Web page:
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Semi-Dynamic Objects and Level Mapping

Orx has a very powerful config system that can allow you to define all objects, onscreen positions, lists for tiles, screens or anything else you can think up. In this way you can create level maps for your game very easily.

But it can be labourous, especially with lots of mapping data and not so simple to make tweaks here and there.

Sometimes it is nice to have your map defined as an array in your own code and to generate the needed objects onto the screen.

This tutorial aims to show you how to:

1) Define a config file for your tile graphics and object template.

2) Dynamically place objects on screen as dictated by an array of index values.

3) Clear and Repaint.

Getting a Tile Graphic

I have provided a set of tiles for this tutorial here.

They're rough but they'll do for illustration purposes. Each tile is 80 x 80 pixels on a 240 x 240 pixels sized graphic. Save to the data/scenery folder.

Define your Config File

Besides the standard Display, Viewport & Camera sections, you'll need to specify a default object as a template, a graphic, and then the individual tiles:

Graphic		= tile1; This will do as a default.
Texture     = ../../data/scenery/tutorial-tiles.png 
TextureSize = (80, 80, 0)
TextureOrigin = (0, 0, 0)
TextureOrigin = (80, 0, 0)
TextureOrigin = (160, 0, 0)
TextureOrigin = (0, 80, 0)
TextureOrigin = (80, 80, 0)
TextureOrigin = (160, 80, 0)
TextureOrigin = (0, 160, 0)
TextureOrigin = (80, 160, 0)
TextureOrigin = (160, 160, 0)

Painting the Tiles

First job is to create a const to define how many tiles to paint across the screen:

const int TILES_ACROSS = 8;

The following variable is there to say what position in the array we start painting our tiles from.

Now to create a map of tiles:

int map[] = {1, 2, 3, 1, 1, 1, 4, 5, 6, 9, 8, 7, 6, 5, 4, 3, 2, 1, 1, 9};

The integers in there represent the defined tiles in the config file, ie 7 is tile7, 2 is tile2. I'll show how this resolves to the tile name next…

We need a PaintTiles method:

bool PaintTiles(int tileIndexPosition){
	int mapLength = sizeof(map) / sizeof(map[0]);
		orxLOG("Length %d map[0] %d map %d", mapLength, sizeof(map[0]), sizeof(map)    );
	if (tileIndexPosition >= mapLength)
		return false;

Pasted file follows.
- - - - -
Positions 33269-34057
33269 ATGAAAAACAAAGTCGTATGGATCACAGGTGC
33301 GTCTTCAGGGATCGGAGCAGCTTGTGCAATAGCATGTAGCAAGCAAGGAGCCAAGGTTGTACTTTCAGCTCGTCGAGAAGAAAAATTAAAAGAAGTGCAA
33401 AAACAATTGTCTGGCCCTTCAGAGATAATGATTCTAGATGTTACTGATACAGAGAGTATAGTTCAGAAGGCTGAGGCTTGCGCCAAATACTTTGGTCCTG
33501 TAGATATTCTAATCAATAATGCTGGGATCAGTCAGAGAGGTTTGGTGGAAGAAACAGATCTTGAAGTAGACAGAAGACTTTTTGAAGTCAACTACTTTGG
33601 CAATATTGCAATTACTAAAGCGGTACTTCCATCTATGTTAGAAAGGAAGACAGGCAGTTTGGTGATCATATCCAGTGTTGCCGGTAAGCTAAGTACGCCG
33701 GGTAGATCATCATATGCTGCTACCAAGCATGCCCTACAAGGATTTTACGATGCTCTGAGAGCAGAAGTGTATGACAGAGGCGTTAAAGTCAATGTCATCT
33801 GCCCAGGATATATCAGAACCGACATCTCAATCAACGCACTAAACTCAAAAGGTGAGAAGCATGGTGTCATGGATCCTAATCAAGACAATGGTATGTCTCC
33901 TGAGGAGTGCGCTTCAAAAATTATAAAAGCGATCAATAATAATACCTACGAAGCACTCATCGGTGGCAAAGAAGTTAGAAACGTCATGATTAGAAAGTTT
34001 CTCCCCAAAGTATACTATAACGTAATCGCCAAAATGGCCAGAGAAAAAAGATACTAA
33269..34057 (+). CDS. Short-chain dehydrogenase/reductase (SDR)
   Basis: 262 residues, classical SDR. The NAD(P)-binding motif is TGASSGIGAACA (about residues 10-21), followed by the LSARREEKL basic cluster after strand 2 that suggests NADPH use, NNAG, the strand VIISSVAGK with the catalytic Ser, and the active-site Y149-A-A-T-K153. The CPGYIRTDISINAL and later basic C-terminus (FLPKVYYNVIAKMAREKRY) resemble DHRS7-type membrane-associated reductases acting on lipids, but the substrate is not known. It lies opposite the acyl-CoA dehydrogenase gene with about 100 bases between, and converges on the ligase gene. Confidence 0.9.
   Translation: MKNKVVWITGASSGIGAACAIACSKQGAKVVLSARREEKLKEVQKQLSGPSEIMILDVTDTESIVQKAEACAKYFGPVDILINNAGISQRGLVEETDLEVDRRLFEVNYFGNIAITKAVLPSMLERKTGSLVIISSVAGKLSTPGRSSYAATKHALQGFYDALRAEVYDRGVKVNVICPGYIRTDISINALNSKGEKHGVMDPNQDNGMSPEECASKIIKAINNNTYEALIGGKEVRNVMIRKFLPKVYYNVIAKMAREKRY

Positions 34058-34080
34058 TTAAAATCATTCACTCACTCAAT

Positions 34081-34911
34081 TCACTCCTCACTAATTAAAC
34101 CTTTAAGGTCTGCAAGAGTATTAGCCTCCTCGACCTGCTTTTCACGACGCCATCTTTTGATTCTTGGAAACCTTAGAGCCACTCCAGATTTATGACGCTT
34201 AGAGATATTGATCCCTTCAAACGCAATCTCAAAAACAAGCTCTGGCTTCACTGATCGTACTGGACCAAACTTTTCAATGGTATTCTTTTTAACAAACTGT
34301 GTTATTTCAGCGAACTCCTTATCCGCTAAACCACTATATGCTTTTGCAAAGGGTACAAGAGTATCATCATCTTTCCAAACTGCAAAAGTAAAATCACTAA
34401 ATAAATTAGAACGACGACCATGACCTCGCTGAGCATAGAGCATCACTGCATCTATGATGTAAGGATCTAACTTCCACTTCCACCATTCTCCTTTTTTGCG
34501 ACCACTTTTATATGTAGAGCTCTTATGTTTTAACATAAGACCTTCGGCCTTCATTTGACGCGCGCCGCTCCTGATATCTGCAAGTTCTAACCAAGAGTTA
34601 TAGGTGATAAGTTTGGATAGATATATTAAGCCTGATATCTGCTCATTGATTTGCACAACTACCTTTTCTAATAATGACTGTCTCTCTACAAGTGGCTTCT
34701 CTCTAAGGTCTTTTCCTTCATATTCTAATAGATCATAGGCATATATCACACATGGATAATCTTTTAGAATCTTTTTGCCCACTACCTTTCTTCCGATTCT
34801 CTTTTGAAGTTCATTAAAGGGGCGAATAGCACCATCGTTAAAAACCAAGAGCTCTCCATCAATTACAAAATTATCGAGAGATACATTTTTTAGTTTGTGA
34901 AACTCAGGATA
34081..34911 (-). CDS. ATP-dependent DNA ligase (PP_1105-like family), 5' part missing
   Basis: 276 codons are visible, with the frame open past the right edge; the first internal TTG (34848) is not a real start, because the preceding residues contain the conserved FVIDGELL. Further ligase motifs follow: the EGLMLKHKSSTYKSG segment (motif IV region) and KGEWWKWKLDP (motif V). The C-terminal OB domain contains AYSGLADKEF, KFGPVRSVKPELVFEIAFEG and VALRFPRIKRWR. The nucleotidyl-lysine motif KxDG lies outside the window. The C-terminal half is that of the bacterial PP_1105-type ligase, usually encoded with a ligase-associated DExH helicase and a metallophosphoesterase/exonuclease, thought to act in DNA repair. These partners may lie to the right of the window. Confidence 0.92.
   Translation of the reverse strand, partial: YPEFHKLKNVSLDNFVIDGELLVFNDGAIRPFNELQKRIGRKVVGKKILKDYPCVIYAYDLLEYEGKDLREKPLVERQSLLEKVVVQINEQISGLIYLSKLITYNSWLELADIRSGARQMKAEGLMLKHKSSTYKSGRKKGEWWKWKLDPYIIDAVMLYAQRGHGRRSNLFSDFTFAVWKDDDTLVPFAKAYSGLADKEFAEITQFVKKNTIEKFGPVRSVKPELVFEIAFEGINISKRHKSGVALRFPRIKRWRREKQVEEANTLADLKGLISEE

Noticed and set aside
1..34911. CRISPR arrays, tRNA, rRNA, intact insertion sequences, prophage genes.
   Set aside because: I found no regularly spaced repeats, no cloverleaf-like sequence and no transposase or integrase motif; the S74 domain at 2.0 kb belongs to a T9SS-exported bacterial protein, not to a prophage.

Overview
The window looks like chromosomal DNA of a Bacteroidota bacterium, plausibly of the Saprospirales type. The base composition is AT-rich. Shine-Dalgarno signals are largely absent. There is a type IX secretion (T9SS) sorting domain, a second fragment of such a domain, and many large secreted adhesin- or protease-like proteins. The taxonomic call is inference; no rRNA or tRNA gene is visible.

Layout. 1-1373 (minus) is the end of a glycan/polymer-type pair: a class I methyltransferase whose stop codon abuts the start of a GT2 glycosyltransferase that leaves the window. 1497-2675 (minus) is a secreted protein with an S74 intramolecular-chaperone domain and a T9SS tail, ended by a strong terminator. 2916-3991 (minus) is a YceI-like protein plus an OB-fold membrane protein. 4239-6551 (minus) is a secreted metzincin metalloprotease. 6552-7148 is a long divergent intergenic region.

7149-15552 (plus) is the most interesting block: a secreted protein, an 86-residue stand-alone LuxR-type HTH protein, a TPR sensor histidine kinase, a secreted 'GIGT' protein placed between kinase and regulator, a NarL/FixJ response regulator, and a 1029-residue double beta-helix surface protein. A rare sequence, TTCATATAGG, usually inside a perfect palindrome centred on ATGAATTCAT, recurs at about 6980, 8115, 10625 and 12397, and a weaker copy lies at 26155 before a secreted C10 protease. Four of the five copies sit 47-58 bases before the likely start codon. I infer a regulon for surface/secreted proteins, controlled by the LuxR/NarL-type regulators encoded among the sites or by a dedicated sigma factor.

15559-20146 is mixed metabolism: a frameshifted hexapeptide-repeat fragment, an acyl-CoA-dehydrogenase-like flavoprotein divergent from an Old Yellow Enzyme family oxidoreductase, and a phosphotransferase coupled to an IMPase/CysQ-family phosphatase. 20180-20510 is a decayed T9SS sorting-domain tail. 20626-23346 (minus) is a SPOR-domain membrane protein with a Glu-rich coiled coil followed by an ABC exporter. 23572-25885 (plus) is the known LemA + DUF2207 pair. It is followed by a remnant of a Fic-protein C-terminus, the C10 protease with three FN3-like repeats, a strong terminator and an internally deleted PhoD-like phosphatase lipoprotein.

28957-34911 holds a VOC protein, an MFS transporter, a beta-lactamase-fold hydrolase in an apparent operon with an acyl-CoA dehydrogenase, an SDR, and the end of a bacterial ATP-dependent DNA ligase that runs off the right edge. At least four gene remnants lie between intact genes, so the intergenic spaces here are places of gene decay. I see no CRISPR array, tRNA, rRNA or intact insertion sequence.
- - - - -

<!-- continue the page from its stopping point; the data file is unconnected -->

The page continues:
for (int x=0; x<TILES_ACROSS; x++){
		int i = x + tileIndexPosition;
		if (i > mapLength-1){
			return false; //out of tiles, no more drawing
		orxOBJECT *tile;
		tile = orxObject_CreateFromConfig("TilesObject");
		orxGRAPHIC *graphic;
		orxCHAR buffer[6];
		orxString_Print(buffer, "tile%d", map[i]);
		graphic = orxGraphic_CreateFromConfig(buffer);
		orxObject_LinkStructure(tile, orxSTRUCTURE(graphic));
		orxVECTOR tilePos;
		tilePos.fX = (80 * x) ;
		tilePos.fY = 160;
		tilePos.fZ = 0;
		orxObject_SetPosition(tile, &tilePos);
	return true;

Fairly self explanatory, but the method takes an index which is start position in the array to paint from. Next, the size of the array is checked to make sure the passed index is not out of range.

An object is created each loop pass using [TilesObject] in the config as a template. This is preferred to orxObject_Create. Saves a lot of manual effort.

Next, a graphic object is created and the name passed is a combination of tile + 'map value'. This will give us the correct name pulled from the config, eg. tile4.

Finally, the graphic structure is linked to the object structure and then positioned.

And that's it for painting.

Clearing and Repainting

Now we need way of clearing the objects if we want to repaint the map in a different starting index position.

void ClearTiles(){
	orxSTRUCTURE *structure = orxStructure_GetFirst(orxSTRUCTURE_ID_OBJECT);
	while (structure != orxNULL){
		orxOBJECT *object = orxOBJECT(structure);
		const orxSTRING orxStr = orxObject_GetName(object);
		orxSTRUCTURE *nextStructure = orxStructure_GetNext(structure); //temp holder
		if (orxString_Compare(orxStr, "TilesObject") == 0 ){ //only clear "TilesObject" objects
			orxGRAPHIC *linkedGraphic = orxGRAPHIC(orxOBJECT_GET_STRUCTURE( orxOBJECT(structure), GRAPHIC) ) ;   
                        orxObject_UnlinkStructure(object, orxSTRUCTURE_ID_GRAPHIC);
		structure = nextStructure;

This routine loops through any objects that are named “TilesObject”, get's the graphic that is linked to it, deletes the graphic and then the object itself.

Back in our main code we can demonstrate the painting of some tiles with:


To clear the tiles and repaint starting somewhere else in the array:


And you're done.

tutorials/community/sausage/semi-dynamic_objects_and_level_mapping.txt · Last modified: 2016/12/31 02:32 (3 months ago) by sausage